Quake leveled downtown areas

Although it’s known as the Great San Francisco Quake, the April 18, 1906, temblor shook foundations from San Juan Bautista to Point Arena, destroying much in its path — including many of San Mateo County’s nascent cities.

The newly constructed San Mateo County Courthouse, completed in 1905 at a cost of $200,000, was nearly leveled in the quake; only its central rotunda and dome remained standing. The walls of the Capitol Hotel on Broadway came down, along with the cupola and walls of the Bank of San Mateo.

“There was damage to everything along Broadway and Main Street,” according to historian John Edmonds, including some homes and the Carnegie Library on the corner of Broadway and Jefferson — which, like the courthouse, was newly built.

Likewise, much of downtown San Mateo was reduced to rubble, including the railway depot, where a tower collapsed, injuring a guard inside. In Palo Alto, some of Stanford University’s buildings were damaged, and its chapel was nearly destroyed.

Loss of life, however, was minimal. Just three people died — all in Half Moon Bay, in a mud-brick adobe that didn’t withstand the shaking.

“The hour of the quake (5:12 a.m.) meant not a lot of people were downtown where the damage occurred,” Edmonds said. “Where people were sleeping, in houses, there weren’t a lot of problems.”

In San Mateo County, the quake also starkly revealed which structures were built to last.

Both the Charles Brown Adobe and the Crystal Springs Dam, situated directly on the San Andreas Fault, emerged unscathed.

Hermann Schussler’s dam design, featuring interlocking concrete blocks, prevented some 20 billion gallons of water from washing down the valley and into downtown San Mateo. “It’s a heck of a construction,” county historian Mitch Postel said. “There wasn’t a crack.”

The quake’s aftermath changed the face of San Mateo County, as refugees from San Francisco poured into outlying counties of the Bay Area. Many settled on the hilly tract just south of the city, which owner John Daly was using to graze cattle.

Their presence sparked the need for shelter and deliveries of food. By 1911, it was clear those refugees were there to stay — and Daly City was born. All told, about 10,000 quake refugees took up permanent residence on the Peninsula, nearly doubling the population and sparking the incorporation of five new towns, including Burlingame in 1908 and San Bruno in 1914.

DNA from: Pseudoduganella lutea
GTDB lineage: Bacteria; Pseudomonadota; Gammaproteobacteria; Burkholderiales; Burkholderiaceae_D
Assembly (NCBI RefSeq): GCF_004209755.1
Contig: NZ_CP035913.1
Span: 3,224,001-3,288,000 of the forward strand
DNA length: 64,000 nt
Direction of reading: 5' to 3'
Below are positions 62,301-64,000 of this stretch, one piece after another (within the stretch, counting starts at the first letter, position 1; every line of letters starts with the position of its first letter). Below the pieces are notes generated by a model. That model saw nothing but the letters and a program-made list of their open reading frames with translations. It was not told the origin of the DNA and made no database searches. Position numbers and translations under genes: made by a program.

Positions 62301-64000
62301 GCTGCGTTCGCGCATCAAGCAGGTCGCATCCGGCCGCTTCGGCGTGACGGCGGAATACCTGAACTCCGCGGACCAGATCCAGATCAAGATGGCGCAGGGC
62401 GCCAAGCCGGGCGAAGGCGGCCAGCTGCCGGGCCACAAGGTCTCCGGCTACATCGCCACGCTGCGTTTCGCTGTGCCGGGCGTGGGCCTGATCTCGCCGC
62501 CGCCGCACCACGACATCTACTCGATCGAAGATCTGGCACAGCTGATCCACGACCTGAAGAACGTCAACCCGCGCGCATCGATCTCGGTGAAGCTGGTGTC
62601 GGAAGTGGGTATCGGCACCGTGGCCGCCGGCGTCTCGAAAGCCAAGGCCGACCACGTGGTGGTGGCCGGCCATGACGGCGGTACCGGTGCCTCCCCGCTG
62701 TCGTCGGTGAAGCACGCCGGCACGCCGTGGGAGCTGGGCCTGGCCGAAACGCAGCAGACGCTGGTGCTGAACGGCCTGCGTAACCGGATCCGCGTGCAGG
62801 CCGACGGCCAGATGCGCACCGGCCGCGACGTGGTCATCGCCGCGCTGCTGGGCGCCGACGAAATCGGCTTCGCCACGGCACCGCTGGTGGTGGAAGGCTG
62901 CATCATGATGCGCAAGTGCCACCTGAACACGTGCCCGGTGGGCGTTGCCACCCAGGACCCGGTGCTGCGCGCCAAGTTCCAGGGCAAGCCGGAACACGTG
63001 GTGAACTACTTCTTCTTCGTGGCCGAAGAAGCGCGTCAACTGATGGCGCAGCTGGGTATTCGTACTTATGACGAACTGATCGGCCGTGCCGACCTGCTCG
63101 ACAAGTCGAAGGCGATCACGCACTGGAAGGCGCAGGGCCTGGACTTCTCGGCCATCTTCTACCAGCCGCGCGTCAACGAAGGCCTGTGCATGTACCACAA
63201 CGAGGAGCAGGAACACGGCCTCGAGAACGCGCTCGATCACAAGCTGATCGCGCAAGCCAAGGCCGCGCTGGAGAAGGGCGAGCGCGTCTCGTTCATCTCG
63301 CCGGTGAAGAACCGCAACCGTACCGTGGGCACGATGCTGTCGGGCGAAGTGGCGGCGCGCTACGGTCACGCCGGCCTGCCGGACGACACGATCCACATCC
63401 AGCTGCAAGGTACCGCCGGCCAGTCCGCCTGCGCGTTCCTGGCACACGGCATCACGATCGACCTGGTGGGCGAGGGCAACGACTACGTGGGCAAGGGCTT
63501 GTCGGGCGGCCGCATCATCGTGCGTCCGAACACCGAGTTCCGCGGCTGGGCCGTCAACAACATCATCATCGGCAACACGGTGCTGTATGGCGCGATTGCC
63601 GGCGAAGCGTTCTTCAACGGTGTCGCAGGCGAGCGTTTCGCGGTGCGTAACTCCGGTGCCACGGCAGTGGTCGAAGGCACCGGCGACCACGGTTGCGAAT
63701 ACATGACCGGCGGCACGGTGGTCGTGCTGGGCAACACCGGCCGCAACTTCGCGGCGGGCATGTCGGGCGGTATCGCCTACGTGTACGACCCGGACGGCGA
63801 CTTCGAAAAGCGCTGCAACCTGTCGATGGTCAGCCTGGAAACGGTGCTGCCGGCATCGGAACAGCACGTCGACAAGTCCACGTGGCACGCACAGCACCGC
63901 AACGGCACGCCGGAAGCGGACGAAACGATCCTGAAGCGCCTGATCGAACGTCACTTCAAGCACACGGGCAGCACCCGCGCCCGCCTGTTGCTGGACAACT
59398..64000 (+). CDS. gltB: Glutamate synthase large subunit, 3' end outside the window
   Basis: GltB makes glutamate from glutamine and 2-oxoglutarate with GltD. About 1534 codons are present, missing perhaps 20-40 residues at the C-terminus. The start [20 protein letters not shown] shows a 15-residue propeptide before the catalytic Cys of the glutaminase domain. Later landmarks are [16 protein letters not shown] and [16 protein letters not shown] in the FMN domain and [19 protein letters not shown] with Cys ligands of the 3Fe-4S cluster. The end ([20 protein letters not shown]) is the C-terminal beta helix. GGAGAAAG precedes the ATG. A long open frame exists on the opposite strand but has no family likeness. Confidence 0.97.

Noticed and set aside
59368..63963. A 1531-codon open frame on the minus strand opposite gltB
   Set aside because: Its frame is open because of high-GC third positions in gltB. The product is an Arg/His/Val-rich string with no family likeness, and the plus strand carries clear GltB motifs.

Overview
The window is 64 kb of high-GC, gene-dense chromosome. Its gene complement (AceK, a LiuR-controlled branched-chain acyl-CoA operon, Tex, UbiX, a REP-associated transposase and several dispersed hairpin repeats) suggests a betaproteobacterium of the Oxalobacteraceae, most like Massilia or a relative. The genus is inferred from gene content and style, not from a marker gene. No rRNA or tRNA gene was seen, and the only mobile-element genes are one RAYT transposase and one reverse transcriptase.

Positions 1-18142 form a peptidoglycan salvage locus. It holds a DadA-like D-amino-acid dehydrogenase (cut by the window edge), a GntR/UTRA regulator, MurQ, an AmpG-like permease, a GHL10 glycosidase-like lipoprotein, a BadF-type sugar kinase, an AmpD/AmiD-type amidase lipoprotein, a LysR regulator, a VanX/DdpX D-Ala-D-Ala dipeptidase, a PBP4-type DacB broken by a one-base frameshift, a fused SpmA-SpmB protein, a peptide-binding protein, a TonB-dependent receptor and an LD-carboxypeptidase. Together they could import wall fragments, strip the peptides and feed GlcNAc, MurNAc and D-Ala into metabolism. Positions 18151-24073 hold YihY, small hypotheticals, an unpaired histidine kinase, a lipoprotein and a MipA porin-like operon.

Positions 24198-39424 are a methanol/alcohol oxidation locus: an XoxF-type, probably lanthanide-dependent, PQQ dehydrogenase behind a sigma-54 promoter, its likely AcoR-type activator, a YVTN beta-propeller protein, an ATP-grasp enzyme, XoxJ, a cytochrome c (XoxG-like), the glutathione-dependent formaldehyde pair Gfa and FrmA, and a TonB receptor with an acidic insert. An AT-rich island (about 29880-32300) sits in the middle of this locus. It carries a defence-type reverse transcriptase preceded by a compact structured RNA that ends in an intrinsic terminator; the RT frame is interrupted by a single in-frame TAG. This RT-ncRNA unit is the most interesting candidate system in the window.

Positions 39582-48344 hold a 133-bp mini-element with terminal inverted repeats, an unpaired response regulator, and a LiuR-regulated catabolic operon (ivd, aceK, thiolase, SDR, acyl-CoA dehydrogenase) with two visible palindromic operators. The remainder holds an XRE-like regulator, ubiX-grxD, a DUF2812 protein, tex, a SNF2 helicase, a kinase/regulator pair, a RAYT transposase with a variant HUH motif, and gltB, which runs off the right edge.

bwinegarner@examiner.comBay Area NewsLocalneighborhoods

If you find our journalism valuable and relevant, please consider joining our Examiner membership program.
Find out more at www.sfexaminer.com/join/

Just Posted

(Kevin N. Hume/S.F. Examiner)
City College union deal staves off layoffs, class cuts

One year agreement allows community college time to improve its finances

A Homeless Outreach Team member speaks with homeless people along Jones Street in the Tenderloin on Wednesday, May 6, 2020. (Kevin N. Hume/S.F. Examiner)
Breed proposes another street outreach team to divert calls away from police

San Francisco would launch a new street outreach team to respond to… Continue reading

San Francisco Giants short stop Mauricio Dubon (1) breaks his bat on a ground out in the 4th inning against the Miami Marlins at Oracle Park on April 22, 2021 in San Francisco, California. (Photography by Chris Victorio | Special to the S.F. Examiner).
Wood, bench power Giants past Rangers

After a bullpen implosion cost Alex Wood a win in his prior… Continue reading

San Fernando, CA, Thursday, April 29, 2021 - California Governor Gavin Newsom waves goodbye to friends after attending a press conference where he signed legislation that will provide a $6.2 billion tax cut to the hardest hit small businesses in the state at Hanzo Sushi restaurant downtown. (Robert Gauthier/Los Angeles Times/TNS)
Chelsea Hung, who owns Washington Bakery and Restaurant in Chinatown with her mother, said the restaurant is only making about 30 percent of pre-pandemic revenues. (Kevin N. Hume/S.F. Examiner)
Chinatown’s slow recovery has business owners fearing for the future

Lack of outside visitors threatens to push neighborhood into ‘downward spiral’

Most Read